About     FAQ     Contact      Advertise With Us      Press   

Jacobsen Salt Company
by
Terry Sullivan

Jacobsen Salt CompanySummary: Along Oregon’s Pacific Coast lies Netarts Bay, the state’s seventh largest bay covering 2,325 acres. The bay is home to millions of oysters that help filter the water. The tides in the bay also help clean the water making this salt water cleaner and purer. Jacobsen Salt Company uses this pristine water to produce quality sea salts.

In Portland, a former Procter and Gamble warehouse building that has seen other uses over the years is now used by the Jacobsen Salt Company. The large warehouse has a tasting/retail area close to the packing area. Workers were busy packaging salty black licorice on the day of our visit. The building is also used to make dry infusions of their salts and for events.

The company’s goal is to be the finest producer of flake and kosher salts. The company produces a portfolio of classic and infused salts, cocktail salts and salty confections. Examples of confections include salty black licorice, salty caramels, salty honey nut chews and salty maple chews. All are enticing products to nibble or for the cook.

Jacobsen Salt CompanySalt Making Process

When the company was founded, buckets of water were carried to the plant from Netarts Bay. Now a pipe from the center of the bay is used to send water to the plant. The bay water is sand filtered then transferred to giant stock pots with a 400 gallon capacity. The water is heated and begins to evaporate reducing the volume to 250 gallons. The water is then transferred to a holding tank where it continues to evaporate leaving the sea salt behind. If the plans are to infuse with a liquid, the liquid infuser (for example Pinot Noir) will be added at this point. If workers are going to infuse with dry herbs, the infusion takes place after the evaporation process.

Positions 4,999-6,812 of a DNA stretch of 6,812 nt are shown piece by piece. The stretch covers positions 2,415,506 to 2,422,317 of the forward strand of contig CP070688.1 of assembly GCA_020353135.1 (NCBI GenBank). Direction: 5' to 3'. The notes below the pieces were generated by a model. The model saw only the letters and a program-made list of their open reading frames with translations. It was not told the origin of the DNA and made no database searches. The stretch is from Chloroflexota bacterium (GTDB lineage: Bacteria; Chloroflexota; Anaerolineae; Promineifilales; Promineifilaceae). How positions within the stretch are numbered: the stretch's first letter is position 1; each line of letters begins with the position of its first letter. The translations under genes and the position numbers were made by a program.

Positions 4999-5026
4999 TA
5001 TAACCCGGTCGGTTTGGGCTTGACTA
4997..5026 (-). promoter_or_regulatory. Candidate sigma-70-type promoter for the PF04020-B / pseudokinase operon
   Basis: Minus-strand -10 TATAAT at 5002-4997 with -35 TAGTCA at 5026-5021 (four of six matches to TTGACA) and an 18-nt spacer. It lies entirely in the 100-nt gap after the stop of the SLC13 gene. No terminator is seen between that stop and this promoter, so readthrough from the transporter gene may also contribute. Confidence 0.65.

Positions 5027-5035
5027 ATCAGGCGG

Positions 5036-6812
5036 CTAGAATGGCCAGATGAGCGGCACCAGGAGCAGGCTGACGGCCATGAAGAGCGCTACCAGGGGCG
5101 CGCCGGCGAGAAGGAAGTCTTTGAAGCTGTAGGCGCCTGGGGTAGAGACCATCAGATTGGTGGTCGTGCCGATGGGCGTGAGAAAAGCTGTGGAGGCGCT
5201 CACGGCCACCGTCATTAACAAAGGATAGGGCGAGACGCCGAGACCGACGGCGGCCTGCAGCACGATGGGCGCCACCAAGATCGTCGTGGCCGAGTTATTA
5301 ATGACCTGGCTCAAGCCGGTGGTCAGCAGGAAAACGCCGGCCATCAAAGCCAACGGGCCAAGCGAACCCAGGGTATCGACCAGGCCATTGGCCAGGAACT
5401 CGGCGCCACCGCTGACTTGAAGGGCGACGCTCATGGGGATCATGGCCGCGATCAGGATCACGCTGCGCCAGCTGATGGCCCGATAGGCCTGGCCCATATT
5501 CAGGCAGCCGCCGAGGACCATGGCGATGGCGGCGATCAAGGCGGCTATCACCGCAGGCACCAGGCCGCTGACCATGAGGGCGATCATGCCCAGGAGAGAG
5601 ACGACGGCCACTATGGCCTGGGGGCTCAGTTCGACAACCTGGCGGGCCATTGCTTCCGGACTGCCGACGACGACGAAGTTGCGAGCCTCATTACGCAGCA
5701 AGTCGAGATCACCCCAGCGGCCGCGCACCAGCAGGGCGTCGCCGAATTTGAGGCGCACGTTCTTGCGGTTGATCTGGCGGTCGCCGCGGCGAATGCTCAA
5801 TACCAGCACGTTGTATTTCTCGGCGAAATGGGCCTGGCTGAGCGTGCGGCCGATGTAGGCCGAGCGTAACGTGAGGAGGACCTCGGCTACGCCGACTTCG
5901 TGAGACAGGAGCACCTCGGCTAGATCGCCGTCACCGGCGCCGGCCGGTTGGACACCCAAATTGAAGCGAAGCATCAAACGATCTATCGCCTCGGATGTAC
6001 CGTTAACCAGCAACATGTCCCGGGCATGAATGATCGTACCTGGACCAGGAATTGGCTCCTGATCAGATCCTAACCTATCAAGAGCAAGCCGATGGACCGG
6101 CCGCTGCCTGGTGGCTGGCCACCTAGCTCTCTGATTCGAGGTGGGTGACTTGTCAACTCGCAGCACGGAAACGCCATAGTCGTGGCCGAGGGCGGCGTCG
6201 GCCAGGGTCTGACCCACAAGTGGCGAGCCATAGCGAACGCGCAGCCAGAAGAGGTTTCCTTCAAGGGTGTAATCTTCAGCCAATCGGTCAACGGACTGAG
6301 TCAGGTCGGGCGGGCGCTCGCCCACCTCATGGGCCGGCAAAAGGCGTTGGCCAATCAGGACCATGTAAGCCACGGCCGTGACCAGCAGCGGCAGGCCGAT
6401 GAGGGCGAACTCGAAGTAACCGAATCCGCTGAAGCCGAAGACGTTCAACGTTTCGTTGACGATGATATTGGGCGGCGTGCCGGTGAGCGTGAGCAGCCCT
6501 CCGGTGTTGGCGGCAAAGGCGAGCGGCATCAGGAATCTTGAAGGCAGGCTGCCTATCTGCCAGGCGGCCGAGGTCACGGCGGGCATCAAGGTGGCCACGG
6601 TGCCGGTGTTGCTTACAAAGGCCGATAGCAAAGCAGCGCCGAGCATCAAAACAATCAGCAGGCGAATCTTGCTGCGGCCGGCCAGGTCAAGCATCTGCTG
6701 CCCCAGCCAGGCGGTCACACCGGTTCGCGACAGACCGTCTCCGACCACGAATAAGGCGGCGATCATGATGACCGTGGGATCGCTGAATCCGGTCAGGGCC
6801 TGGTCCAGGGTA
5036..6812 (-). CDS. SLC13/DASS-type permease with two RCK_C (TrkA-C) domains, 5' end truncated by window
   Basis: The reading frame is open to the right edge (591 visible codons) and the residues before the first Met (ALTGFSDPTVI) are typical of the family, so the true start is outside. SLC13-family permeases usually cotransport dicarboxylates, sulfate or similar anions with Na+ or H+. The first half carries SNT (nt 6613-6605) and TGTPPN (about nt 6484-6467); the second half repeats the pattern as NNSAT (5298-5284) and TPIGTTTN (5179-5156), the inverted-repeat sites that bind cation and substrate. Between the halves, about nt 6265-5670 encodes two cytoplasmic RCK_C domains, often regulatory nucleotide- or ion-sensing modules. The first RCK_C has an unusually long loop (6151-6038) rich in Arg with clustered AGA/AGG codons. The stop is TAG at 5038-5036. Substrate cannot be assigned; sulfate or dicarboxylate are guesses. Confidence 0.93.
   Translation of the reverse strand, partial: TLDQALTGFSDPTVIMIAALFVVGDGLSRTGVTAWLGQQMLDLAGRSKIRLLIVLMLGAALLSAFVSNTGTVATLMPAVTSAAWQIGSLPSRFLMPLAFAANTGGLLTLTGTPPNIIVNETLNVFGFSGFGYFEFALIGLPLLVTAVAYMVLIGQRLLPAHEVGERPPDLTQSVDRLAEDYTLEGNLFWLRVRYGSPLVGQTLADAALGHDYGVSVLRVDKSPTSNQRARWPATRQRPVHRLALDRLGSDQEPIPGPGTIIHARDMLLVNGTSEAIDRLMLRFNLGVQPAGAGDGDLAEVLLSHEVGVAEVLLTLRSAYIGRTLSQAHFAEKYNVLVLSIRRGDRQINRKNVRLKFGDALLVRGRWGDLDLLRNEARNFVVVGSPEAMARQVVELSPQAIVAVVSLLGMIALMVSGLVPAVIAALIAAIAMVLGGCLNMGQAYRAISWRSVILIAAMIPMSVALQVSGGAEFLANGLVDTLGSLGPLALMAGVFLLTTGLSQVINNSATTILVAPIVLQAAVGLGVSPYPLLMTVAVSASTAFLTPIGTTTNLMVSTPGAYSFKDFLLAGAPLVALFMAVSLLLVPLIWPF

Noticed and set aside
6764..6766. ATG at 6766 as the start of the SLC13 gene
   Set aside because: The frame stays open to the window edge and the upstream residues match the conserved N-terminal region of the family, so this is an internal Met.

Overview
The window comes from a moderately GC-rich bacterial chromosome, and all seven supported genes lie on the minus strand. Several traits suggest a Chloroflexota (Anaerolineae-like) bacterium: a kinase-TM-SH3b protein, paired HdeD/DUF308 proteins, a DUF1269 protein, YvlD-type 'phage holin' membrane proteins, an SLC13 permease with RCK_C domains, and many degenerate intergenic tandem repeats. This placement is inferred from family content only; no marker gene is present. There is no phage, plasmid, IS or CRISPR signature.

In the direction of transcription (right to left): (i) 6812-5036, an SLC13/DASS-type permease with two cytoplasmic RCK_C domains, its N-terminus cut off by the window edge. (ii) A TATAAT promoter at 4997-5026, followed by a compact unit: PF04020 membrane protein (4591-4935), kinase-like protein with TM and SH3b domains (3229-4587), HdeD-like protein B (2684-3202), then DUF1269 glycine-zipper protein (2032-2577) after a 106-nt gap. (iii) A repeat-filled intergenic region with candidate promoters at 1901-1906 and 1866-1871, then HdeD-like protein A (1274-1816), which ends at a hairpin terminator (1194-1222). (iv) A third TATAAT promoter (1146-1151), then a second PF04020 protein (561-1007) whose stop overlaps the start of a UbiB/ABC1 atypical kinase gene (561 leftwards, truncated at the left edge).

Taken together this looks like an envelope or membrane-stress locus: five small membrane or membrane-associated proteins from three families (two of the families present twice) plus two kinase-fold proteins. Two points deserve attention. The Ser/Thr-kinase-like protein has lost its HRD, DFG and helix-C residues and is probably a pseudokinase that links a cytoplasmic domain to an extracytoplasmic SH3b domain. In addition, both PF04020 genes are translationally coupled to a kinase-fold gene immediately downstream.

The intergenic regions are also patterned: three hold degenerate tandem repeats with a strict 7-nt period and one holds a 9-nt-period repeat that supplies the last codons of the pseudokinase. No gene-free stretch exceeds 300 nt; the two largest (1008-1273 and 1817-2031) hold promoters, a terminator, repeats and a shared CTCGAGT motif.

It takes about seven days to go through the evaporation process. The evaporation process removes water and calcium magnesium. During 2015, the Jacobsen Salt Company produced about 12,000 pounds of sea salt each month.

Jacobsen Salt CompanySalt Tasting

Two saltcellars were placed side-by-side, one with flake salt and the other with kosher salt. The infused salts were placed on a board next to their container that reveals the type of salt. Notice the varied colors of the infused salts. The colors range from white to earthy tones including yellows and browns. A dark pinkish red salt was infused with Oregon Pinot Noir. To taste, just take a small pinch of the salts with your thumb and forefinger and drop onto your tongue. Notice the differences in tastes. Some are subtle while others have tastes that are much stronger.

 

 

Jacobsen Salt CompanyOne of the more noticeable salts is the habanero salt infused with habanero peppers. The salt is aromatic and there is heat on the taste and aftertaste. The black garlic salt was a dark brown color and had a slightly sweet and tangy taste. The Pinot Noir salt is a dark pink color. The beautiful color makes this salt a great addition to appetizers with just a light sprinkle. Think of using this salt on foods that pair with Pinot Noir. The sweet onion infused salt offered an intense but delightful taste of sweet onion.

Events

Different events can be held at the Portland facility including dinners, parties and weddings. The facility includes a full kitchen. The Portland site can accommodate 150 people seated or 250 people standing. Jacobsen also has a “Salt, Fire, Water Event.” This culinary event celebrates food and community.

If you are interested in sea salt, visit the Portland Tasting Room for a taste of the large portfolio of infused sea salts, flake salt and kosher salt. In addition, visitors will have the opportunity to taste and purchase local Oregon honey by Bee Local.

Jacobsen Salt Company
Portland Tasting Room
602 SE Salmon Street
Portland, Oregon 97214

 

Article written December 2015



Support the following Oregon Wineries.

Youngberg Hill Rustle Prayer Rock Vineyard
Youngberg Hill Reustle Prayer Rock Vineyard

 

 

 

 

 

 

 

 

 

               

 


info@winetrailtraveler.com            Sitemap                      Privacy Policy

Copyright: Terry and Kathy Sullivan 2006-2014